Besides, centralising tendencies in England in the early 17th century played a certain role, too: the installation in 1688 of a cohesive government as a consequence of the Financial revolution, whose supporters had seen instability and were determined to avoid it, expressed itself in centralising tendencies that aimed at bringing all of the outer provinces under closer central control. Scotland was incorporated by the Act of Union in 1707, the Welsh, who were already incorporated, were subjected to renewed Anglicising influences, and Ireland was placed under the management of Anglo-Irish, protestant gentry. Later, this centralising tendency could be seen in America: the mainland colonies came under firmer direction from the Board of Trade and from a new generation of military governors, and were integrated more closely with the developing Atlantic economy managed from London.[2]

1.2. Functions of the Empire

For what kind of purposes served the Empire, apart from economic benefits expressed in profit and wealth which the Empire brought to a substantial section of the British population?

- The colonies strengthened the British voice in world affairs;
- The empire was the provider of employment, both of military contingent and of a professional or “service” middle class. Among them, India was the main provider, with young men of “propertyless leisured class” competing for employment as officers in the East Indian Company’s armies in the first half of the 19th century. Later, India also provided substantial employment outlets for a “service” middle class. Outside of India, by the late 19th century other colonial services employed a few thousand people, a total which had risen to some 20,000 by the late 1950s.[3] ;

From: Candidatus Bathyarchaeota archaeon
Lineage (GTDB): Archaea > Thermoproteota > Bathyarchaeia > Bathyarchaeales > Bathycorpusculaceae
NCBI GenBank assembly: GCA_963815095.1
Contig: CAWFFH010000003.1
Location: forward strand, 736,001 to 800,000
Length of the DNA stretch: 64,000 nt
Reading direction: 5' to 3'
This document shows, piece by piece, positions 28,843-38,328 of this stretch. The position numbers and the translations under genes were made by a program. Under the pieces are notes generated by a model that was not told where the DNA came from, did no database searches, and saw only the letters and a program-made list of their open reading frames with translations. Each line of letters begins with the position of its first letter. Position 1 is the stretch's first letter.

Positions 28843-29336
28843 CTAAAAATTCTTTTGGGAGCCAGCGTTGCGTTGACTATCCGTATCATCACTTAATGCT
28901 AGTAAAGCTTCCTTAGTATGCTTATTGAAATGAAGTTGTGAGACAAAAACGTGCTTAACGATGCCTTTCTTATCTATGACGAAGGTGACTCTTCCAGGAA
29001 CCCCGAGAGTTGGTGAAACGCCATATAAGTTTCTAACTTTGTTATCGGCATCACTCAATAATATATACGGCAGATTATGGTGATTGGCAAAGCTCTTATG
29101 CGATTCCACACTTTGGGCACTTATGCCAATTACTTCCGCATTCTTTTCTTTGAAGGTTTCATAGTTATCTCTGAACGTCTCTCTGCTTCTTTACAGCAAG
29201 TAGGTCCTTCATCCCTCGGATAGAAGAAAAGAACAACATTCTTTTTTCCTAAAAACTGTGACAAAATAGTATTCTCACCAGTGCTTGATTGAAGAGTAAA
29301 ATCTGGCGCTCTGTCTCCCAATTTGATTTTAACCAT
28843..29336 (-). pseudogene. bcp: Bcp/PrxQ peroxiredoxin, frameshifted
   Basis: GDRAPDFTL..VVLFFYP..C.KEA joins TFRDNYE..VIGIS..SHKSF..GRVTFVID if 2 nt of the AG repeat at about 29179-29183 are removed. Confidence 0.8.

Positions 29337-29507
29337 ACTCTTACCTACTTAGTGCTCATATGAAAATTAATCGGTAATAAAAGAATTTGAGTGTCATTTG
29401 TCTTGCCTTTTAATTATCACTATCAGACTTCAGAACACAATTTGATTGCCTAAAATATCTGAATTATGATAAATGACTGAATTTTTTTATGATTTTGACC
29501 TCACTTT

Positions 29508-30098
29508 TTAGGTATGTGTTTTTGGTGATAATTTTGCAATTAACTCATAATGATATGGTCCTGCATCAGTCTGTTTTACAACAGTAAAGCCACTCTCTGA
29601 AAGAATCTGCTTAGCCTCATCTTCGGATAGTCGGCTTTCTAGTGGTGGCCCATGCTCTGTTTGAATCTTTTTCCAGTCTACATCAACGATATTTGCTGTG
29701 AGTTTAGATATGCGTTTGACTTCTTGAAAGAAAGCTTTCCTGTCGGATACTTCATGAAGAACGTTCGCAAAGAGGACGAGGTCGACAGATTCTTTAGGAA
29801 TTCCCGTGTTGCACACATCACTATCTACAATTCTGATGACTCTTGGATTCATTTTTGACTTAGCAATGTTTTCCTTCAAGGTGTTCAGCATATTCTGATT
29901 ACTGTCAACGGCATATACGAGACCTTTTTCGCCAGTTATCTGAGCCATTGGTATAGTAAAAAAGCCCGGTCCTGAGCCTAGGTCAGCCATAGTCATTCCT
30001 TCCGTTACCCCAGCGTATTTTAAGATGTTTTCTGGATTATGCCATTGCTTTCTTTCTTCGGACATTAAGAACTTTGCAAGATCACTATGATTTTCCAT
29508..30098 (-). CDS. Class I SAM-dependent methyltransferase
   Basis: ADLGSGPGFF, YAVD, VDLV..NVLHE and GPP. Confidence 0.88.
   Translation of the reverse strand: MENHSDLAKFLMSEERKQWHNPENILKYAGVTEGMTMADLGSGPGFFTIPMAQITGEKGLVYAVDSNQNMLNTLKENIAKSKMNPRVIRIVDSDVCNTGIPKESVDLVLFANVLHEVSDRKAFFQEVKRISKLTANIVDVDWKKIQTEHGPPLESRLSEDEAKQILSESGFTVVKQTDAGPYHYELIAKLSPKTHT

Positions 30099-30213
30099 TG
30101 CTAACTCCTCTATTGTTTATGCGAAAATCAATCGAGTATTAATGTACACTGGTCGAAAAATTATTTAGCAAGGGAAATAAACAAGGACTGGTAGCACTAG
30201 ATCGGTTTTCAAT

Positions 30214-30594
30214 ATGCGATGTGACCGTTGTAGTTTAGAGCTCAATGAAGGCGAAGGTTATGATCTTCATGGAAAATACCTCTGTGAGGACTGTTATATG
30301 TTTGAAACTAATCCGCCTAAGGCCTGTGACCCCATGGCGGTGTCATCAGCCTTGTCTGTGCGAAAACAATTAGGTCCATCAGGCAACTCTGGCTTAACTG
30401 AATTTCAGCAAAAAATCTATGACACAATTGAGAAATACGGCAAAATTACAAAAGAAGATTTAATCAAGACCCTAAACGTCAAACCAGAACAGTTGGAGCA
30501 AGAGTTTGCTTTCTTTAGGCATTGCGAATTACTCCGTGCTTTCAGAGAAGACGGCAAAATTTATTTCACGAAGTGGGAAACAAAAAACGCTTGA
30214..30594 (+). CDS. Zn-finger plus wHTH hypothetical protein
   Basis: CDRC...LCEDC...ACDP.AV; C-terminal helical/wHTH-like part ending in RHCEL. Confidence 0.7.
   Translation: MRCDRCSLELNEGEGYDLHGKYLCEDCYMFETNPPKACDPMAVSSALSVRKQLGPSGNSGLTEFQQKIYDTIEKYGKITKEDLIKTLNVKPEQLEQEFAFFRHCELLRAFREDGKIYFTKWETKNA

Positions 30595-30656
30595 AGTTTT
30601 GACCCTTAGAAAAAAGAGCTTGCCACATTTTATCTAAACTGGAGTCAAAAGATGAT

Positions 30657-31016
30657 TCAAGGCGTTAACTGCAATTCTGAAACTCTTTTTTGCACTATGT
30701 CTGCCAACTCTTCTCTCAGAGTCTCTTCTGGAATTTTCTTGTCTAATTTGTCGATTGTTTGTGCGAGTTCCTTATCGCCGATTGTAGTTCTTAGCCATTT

- British colonies became repositories of what was unwanted at home (a great amount of personal and national rubbish could be dumped elsewhere);
- The Empire helped to maintain Britain as a military power on an equal footing with France, Germany and Russia due to the fact that the Indian army could be shipped all over the world on Britain’s behalf;
- The Empire was perceived as underwriting the nation’s future in a variety of ways: as a means of uniting the British people in a common cause; as a means of inspiring a sense of international mission; as a device to blunt the edges of class warfare or as a way of looking in the future with more confidence.